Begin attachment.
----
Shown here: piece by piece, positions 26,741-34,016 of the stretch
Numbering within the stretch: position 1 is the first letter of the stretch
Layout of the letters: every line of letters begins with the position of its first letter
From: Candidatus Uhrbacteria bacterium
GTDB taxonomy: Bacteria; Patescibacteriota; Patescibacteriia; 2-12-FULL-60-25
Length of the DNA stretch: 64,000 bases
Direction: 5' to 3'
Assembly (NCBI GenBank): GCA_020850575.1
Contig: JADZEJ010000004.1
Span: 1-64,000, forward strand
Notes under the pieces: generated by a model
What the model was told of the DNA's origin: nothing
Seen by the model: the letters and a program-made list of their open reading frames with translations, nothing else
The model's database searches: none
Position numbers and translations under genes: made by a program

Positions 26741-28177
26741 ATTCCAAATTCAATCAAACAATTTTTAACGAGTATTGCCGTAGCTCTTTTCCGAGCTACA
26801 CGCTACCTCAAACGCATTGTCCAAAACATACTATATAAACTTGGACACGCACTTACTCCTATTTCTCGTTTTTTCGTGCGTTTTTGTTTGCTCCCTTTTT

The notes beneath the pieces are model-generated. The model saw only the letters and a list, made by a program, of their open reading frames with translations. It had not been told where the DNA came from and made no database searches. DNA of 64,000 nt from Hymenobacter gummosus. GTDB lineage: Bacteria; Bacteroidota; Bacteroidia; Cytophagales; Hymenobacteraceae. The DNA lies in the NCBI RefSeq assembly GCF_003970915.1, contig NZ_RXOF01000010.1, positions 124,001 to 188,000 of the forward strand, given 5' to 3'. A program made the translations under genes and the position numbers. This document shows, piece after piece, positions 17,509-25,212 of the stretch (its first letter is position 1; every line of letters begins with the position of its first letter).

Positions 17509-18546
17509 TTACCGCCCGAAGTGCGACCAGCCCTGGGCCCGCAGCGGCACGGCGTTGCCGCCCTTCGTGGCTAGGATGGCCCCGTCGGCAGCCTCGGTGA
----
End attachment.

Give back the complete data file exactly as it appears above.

Shown here: piece by piece, positions 26,741-34,016 of the stretch
Numbering within the stretch: position 1 is the first letter of the stretch
Layout of the letters: every line of letters begins with the position of its first letter
From: Candidatus Uhrbacteria bacterium
GTDB taxonomy: Bacteria; Patescibacteriota; Patescibacteriia; 2-12-FULL-60-25
Length of the DNA stretch: 64,000 bases
Direction: 5' to 3'
Assembly (NCBI GenBank): GCA_020850575.1
Contig: JADZEJ010000004.1
Span: 1-64,000, forward strand
Notes under the pieces: generated by a model
What the model was told of the DNA's origin: nothing
Seen by the model: the letters and a program-made list of their open reading frames with translations, nothing else
The model's database searches: none
Position numbers and translations under genes: made by a program

Positions 26741-28177
26741 ATTCCAAATTCAATCAAACAATTTTTAACGAGTATTGCCGTAGCTCTTTTCCGAGCTACA
26801 CGCTACCTCAAACGCATTGTCCAAAACATACTATATAAACTTGGACACGCACTTACTCCTATTTCTCGTTTTTTCGTGCGTTTTTGTTTGCTCCCTTTTT

The notes beneath the pieces are model-generated. The model saw only the letters and a list, made by a program, of their open reading frames with translations. It had not been told where the DNA came from and made no database searches. DNA of 64,000 nt from Hymenobacter gummosus. GTDB lineage: Bacteria; Bacteroidota; Bacteroidia; Cytophagales; Hymenobacteraceae. The DNA lies in the NCBI RefSeq assembly GCF_003970915.1, contig NZ_RXOF01000010.1, positions 124,001 to 188,000 of the forward strand, given 5' to 3'. A program made the translations under genes and the position numbers. This document shows, piece after piece, positions 17,509-25,212 of the stretch (its first letter is position 1; every line of letters begins with the position of its first letter).

Positions 17509-18546
17509 TTACCGCCCGAAGTGCGACCAGCCCTGGGCCCGCAGCGGCACGGCGTTGCCGCCCTTCGTGGCTAGGATGGCCCCGTCGGCAGCCTCGGTGA